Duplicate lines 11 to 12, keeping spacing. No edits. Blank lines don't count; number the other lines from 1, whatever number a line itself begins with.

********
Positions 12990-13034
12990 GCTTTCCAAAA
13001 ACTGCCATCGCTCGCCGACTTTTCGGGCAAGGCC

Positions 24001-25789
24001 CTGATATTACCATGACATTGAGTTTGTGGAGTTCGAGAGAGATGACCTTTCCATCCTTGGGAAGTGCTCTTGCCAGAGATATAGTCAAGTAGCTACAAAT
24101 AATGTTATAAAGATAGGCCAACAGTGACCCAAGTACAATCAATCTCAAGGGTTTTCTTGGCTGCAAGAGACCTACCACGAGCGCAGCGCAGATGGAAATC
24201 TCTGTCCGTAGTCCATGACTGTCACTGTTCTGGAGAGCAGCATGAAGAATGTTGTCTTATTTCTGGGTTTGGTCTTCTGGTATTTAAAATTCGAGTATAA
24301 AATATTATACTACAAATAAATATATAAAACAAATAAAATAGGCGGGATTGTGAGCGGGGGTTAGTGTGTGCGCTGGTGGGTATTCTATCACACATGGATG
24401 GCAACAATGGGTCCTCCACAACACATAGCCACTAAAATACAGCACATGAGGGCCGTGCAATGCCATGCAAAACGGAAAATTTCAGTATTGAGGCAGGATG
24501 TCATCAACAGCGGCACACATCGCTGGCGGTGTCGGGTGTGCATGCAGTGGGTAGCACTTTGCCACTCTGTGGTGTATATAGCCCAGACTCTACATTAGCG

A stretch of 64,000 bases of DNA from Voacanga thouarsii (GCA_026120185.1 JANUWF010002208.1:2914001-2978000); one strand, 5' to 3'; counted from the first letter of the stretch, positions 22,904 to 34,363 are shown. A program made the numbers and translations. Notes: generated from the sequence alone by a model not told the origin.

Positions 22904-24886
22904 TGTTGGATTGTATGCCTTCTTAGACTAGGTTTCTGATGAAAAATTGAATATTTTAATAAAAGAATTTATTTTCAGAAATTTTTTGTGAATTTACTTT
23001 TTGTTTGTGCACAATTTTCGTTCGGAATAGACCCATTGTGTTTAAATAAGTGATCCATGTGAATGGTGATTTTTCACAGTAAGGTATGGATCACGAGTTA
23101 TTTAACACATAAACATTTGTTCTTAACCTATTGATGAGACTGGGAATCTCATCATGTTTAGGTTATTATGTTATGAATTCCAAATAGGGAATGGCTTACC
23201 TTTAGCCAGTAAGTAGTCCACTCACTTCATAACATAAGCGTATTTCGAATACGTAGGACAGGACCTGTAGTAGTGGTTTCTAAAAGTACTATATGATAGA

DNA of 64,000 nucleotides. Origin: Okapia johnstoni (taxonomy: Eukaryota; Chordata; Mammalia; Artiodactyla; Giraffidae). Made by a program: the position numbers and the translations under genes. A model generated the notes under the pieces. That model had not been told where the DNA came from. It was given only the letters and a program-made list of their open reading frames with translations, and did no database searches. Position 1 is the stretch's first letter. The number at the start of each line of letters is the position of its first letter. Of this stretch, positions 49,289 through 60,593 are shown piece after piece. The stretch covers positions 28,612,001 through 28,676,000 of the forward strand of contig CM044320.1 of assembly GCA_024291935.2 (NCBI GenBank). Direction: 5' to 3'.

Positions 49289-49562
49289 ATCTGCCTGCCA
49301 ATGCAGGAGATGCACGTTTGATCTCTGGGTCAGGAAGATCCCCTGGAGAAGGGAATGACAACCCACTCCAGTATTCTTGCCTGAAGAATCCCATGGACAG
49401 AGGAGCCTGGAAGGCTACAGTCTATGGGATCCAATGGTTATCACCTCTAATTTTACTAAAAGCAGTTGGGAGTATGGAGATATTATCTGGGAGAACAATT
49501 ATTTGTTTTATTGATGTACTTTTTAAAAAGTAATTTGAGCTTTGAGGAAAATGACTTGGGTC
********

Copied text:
A stretch of 64,000 bases of DNA from Voacanga thouarsii (GCA_026120185.1 JANUWF010002208.1:2914001-2978000); one strand, 5' to 3'; counted from the first letter of the stretch, positions 22,904 to 34,363 are shown. A program made the numbers and translations. Notes: generated from the sequence alone by a model not told the origin.

Positions 22904-24886